The traditional wedding ring is a circle. It is round like the sun, and the arms that embrace. It is without beginning, middle, or end to symbolize never ending love and unity. This describes only a part of what our rings are.
We started making these rings over two years ago when we first promised each other we'd marry. It took us almost two years to finally complete them. They required many attempts and much patience to complete, as well as compromises over the design. Along the way, we were discouraged many times and needed much support and encouragement to continue. Eventually, we also needed to seek the help of a trained jeweler to close the circle.
The rings were woven together out of seven strands of gold, as our lives have been woven together and will continue to
be woven together. They contain slight imperfections and asymmetries, just as our lives and our love sometimes contain
slight imperfections and asymmetries. They do contain both beginnings and ends, joined together to symbolize the cycle
of continual renewal and rebirth in love and in life.|
Josh [to Mary]: Let us wear them always as a reminder that love sometimes requires much patience and perseverance, but the results are beautiful and well worth the effort.
Mary [to Josh]: Let us always remember that the only way to achieve a truly unending love will be through the constant renewal of our love for each other.
Together [to each other]: Let us work on our love for each other so it may grow ever stronger for as long as we both shall live.
[A pause for Mary and Josh to put on their rings and squeeze each other.s hands.]
Officiant: I now pronounce you man and wife.
[Mary and Josh each retrieve a single red rose from Kim and Nick.]
You have just shared your rings with each other, but those were a gift you shared even before your marriage. For your first gift as husband and wife, that gift will be a single rose. In the past, the rose was considered a symbol of love and a single red rose always meant only one thing--it meant the words "I love you." So it is appropriate that for your first gift--as husband and wife--that gift would be a single rose.
Please exchange your first gift as husband and wife.
[Mary and Josh exchange roses.]
In some ways it seems like you have not done anything at all. Just a moment ago you were holding one small rose--and now you are holding one small rose. In some ways, a marriage ceremony is like this. In some ways, tomorrow is going to seem no different than yesterday. But in fact today, just now, you both have given and received one of the most valuable and precious gifts of life--one I hope you always remember--the gift of love within the devotion of marriage.
Joshua and Mary, I would ask that where ever you make your home in the future that you pick together one very special location for roses; so that on each anniversary of this truly wonderful occasion you both may take a rose to that spot both as a recommitment to your marriage.and a recommitment that this will be a marriage based upon love.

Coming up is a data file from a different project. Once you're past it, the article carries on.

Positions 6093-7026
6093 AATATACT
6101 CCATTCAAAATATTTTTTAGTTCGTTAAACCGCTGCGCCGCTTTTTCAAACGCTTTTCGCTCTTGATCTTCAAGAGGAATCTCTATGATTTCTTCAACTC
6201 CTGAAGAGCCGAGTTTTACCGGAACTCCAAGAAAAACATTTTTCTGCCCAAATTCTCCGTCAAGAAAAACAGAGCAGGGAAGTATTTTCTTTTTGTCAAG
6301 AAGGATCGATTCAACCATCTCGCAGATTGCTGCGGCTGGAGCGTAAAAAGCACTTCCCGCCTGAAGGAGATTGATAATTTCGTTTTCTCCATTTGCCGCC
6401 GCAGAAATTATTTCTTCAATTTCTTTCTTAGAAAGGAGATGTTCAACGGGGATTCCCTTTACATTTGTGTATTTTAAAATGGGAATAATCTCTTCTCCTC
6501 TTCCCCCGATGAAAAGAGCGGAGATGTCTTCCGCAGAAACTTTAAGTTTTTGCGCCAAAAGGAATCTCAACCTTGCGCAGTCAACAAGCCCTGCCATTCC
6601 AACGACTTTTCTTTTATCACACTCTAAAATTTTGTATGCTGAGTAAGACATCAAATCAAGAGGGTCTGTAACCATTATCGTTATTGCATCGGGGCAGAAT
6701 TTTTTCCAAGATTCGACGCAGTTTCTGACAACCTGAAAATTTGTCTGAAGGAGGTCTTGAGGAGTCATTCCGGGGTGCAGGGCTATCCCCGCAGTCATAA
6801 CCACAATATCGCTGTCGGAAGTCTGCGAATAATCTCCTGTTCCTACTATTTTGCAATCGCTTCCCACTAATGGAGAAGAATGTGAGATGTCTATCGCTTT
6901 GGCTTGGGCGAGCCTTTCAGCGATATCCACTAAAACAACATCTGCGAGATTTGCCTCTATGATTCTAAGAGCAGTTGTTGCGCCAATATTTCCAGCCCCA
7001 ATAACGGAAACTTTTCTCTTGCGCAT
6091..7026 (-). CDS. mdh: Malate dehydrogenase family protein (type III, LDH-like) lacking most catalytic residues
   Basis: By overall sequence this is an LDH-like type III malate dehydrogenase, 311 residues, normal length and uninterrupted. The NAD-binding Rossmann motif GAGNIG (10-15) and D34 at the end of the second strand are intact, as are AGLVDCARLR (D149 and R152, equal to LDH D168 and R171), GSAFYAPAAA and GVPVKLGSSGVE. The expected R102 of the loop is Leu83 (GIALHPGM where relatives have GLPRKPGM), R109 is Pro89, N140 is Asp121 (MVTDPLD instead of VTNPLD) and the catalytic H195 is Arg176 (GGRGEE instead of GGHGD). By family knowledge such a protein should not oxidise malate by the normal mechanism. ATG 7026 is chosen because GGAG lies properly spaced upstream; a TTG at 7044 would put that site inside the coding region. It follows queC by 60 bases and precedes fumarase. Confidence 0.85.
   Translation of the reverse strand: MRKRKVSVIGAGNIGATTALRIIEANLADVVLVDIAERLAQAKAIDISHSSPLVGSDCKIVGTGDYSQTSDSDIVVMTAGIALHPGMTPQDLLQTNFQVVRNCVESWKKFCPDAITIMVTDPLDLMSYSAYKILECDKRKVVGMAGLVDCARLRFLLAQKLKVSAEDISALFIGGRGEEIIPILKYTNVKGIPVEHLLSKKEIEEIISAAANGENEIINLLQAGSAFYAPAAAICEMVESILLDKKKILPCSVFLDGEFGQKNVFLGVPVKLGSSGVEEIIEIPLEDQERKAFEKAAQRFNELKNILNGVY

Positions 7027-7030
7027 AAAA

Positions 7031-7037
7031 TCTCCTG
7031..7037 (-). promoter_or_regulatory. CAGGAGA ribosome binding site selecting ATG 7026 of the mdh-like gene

In every marriage there are times where it is difficult to find the right words. It is easiest to hurt who we most love. It is easiest to be most hurt by who we most love. It might be difficult some time to words to say "I am sorry" or "I forgive you"; "I need you" or "I am hurting". If this should happen, if you simply can not find these words, leave a rose at that spot which both of you have selected.for that rose than says what matters most of all and should overpower all other things and all other words.
That rose says the words: "I still love you." The other should accept this rose for the words which can not be found, and remember the love and hope that you both share today.
Joshua and Mary, if there is anything you remember of this marriage ceremony, it is that it was love that brought you here today, it is only love which can make it a glorious union, and it is by love which your marriage shall endure."
[Sarah plays the piano and everybody sings. This one is "our song."]
Why are there so many songs about rainbows
Who said that every wish would be heard and answered
All of us under its spell, |
We know that it's probably magic
Have you been half asleep? And have you heard voices?
Laa, da daa dee da daa daa,
Officiant: Family and friends, this is a moment of celebration. Let it also be a moment of dedication. The world does a good job of reminding us of how fragile we are. Individuals are fragile; relationships are fragile too. Every marriage needs the love and support of friends and family. This day I ask you not only to be friends of Mary or Joshua, but friends of Mary AND Joshua together.
Officiant: It is now my great pleasure to introduce to you for the first time Mary and Joshua Peter Middendorf. [I know it's weird to list me first, but we're both changing our names--his will be our last name and mine will be a second middle name--this seems to be the only clear way to phrase it.]
Officiant: You may kiss each other.
[Mary and Josh look expectantly at Kathy as the recessional music starts.]
Officiant: Kiss! Kiss!
[Sarah plays "The Throne Room" by John Williams. This is the song from the end of the original Star Wars where Han and Luke get their metals for defeating the first Death Star.]
During the minor section of "The Throne Room", Mary and Josh circulated around to their parents and the wedding party, giving everyone a hug. As the chords leading up to the major part of the piece begin, Mary and Josh walk back up the center aisle followed by parents and attendants.